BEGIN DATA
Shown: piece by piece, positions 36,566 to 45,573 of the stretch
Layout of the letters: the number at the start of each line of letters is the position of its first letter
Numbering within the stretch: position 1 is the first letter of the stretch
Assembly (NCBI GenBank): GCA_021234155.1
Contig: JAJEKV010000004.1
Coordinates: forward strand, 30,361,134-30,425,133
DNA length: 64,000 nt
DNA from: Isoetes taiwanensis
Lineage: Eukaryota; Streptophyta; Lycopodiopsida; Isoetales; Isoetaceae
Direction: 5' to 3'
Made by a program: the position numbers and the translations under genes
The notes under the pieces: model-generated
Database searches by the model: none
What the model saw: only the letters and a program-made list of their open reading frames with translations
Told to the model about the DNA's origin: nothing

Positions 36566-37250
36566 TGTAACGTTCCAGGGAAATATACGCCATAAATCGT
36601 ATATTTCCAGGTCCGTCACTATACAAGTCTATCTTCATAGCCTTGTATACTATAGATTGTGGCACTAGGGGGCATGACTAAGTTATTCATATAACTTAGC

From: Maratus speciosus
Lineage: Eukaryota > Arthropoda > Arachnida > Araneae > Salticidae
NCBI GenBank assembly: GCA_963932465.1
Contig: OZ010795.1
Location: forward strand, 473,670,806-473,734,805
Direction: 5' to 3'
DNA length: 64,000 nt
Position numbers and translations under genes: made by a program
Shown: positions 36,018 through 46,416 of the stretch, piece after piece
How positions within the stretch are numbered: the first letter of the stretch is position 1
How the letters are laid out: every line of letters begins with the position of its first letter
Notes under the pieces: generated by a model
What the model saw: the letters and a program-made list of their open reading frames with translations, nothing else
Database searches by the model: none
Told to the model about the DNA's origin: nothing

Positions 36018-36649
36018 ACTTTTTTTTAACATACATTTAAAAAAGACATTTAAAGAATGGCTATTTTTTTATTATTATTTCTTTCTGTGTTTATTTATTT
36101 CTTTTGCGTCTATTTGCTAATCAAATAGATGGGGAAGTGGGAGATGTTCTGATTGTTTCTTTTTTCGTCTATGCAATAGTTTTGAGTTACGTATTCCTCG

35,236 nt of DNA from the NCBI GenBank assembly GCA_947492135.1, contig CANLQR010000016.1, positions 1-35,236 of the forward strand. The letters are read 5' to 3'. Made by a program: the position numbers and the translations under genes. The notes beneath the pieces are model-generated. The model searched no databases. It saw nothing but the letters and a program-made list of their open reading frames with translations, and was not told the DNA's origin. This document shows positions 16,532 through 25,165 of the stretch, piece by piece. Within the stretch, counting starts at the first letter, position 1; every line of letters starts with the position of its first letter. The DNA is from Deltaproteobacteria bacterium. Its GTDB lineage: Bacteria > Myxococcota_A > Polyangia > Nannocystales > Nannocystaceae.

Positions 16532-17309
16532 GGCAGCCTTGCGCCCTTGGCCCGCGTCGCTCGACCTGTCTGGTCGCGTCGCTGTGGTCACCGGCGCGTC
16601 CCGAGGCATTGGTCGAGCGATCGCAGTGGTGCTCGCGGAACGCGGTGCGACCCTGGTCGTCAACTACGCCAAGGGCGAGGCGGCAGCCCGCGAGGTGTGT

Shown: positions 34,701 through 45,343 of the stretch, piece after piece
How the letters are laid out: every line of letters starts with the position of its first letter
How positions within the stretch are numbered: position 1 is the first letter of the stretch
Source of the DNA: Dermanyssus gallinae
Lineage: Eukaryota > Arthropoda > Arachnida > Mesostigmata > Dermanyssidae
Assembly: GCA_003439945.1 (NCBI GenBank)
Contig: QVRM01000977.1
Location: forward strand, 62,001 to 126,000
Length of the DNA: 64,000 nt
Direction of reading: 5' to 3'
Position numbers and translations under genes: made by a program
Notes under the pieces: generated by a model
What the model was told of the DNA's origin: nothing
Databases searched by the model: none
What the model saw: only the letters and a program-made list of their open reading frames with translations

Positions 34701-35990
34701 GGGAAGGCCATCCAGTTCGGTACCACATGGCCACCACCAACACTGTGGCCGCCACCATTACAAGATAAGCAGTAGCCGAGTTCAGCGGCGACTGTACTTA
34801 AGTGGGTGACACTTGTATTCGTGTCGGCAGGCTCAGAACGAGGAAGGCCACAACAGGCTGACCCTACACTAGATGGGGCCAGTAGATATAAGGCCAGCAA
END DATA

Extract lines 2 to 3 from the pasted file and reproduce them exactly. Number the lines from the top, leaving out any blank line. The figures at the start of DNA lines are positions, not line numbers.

Layout of the letters: the number at the start of each line of letters is the position of its first letter
Numbering within the stretch: position 1 is the first letter of the stretch